5. Choose Gear Wisely
Go through that gear list with a fine-tooth comb and cut as much weight as possible. Can you get away with a hammock instead of a bulky tent? Will your splash jacket double as a raincoat? Maybe you can even sit in a camp chair while you paddle? Or use your PFD as a pillow when you turn in for the night? For short summer paddling trips in tropical climates, sturdy sandals might be the only footwear needed, and in most cases, wetsuits and drysuits are hardly necessary.
6. Do a Practice Run
You definitely don’t want to wait until you’re at the water’s edge to find out that your gear doesn’t fit into your boat. Before hitting the water, do a dry run and practice packing your boat to be sure all your stuff fits safely and comfortably. If you need to strap gear to your boat, opt for something adjustable and reliable, like elastic cords. And, don’t forget that your boat will handle differently in the water once it is loaded with gear, so you may want to consider taking your fully-packed vessel out for a spin before setting out on an overnight expedition.
7. Bring Water
Bring drinking water, even if you plan to carry a water-purification system and sip from crystalline lakes throughout your trip. To stay ahead of the curve, begin your outing with a half-gallon of drinking water per person onboard. This way, you start the journey with the added advantage of being adequately hydrated, because nobody needs a leg cramp at the beginning of an epic paddling expedition.
8. Don’t Count on Catching Dinner
Even in waters famed for harboring gargantuan trophy fish, hooking a delectable river monster in time for dinner isn’t a sure thing. Guarantee your caloric intake, plan meals in advance, and pack enough food for the trip. For an overnight outing, it’s well worth the effort to haul a cooler so you can store the ingredients for a gourmet meal. Paddlers doing extended excursions will find that freeze-dried meals are hassle-free and easy to pack. Also, don’t forget to bring snacks. In case you do catch that epic trout, it never hurts to haul a few of your favorite spices or seasonings into the backcountry (they can always jazz up freeze-dried meals too).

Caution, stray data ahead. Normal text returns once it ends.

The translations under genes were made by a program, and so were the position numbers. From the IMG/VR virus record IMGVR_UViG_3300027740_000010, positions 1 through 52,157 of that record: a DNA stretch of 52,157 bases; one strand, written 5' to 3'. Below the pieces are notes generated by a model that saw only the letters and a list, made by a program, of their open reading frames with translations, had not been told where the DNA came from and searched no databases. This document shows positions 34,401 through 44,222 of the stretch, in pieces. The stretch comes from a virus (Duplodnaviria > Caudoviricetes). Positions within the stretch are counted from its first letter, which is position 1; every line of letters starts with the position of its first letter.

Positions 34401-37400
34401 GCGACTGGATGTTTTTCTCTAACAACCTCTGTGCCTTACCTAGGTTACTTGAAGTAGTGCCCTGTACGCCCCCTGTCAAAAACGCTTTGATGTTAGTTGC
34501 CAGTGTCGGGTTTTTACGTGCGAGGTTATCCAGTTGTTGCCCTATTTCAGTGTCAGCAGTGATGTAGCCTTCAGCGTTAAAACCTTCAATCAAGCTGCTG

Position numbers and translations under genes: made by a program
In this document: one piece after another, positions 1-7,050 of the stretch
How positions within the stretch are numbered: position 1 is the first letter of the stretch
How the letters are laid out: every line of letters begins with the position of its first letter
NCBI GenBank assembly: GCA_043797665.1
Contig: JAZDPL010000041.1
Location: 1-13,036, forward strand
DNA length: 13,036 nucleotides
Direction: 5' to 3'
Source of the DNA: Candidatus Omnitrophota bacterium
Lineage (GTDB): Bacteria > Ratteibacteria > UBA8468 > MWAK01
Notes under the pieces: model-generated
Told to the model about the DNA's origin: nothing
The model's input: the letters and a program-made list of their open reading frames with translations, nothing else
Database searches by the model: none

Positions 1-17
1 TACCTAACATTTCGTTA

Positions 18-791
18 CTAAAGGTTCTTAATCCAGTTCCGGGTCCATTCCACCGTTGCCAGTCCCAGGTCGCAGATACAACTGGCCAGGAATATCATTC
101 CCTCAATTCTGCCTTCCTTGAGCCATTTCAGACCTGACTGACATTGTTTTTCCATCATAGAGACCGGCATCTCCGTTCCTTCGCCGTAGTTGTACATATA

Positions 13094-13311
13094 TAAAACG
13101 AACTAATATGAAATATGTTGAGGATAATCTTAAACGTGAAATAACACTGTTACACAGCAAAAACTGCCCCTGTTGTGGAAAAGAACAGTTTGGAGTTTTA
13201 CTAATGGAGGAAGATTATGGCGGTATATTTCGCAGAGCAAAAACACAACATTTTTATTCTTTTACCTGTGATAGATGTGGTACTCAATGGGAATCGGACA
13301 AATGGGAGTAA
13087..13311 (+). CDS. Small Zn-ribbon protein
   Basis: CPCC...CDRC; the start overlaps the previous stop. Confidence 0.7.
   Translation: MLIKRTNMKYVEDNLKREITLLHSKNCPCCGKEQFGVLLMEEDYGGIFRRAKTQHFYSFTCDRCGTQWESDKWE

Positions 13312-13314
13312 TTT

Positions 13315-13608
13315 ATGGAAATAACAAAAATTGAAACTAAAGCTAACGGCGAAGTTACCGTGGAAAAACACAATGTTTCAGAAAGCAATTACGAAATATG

9. Plan for Auxiliary Adventures
An overnight or multi-day paddling trip can provide access to a whole host of auxiliary adventures, from sweet fishing spots to idyllic swimming holes and close-up encounters with wildlife. To take full advantage of your opportunities, pack accessories like birding binoculars, fishing gear, a trusty camera, and the easily-packable Quick Dry Microfiber Towel for swimming stops.
10. Bring Good Coffee
It’s virtually weightless, and it makes backcountry mornings beside the water even better.
Written by Malee Baker Oot for Matcha in partnership with Gear Aid and legally licensed through the Matcha publisher network. Please direct all licensing questions to firstname.lastname@example.org.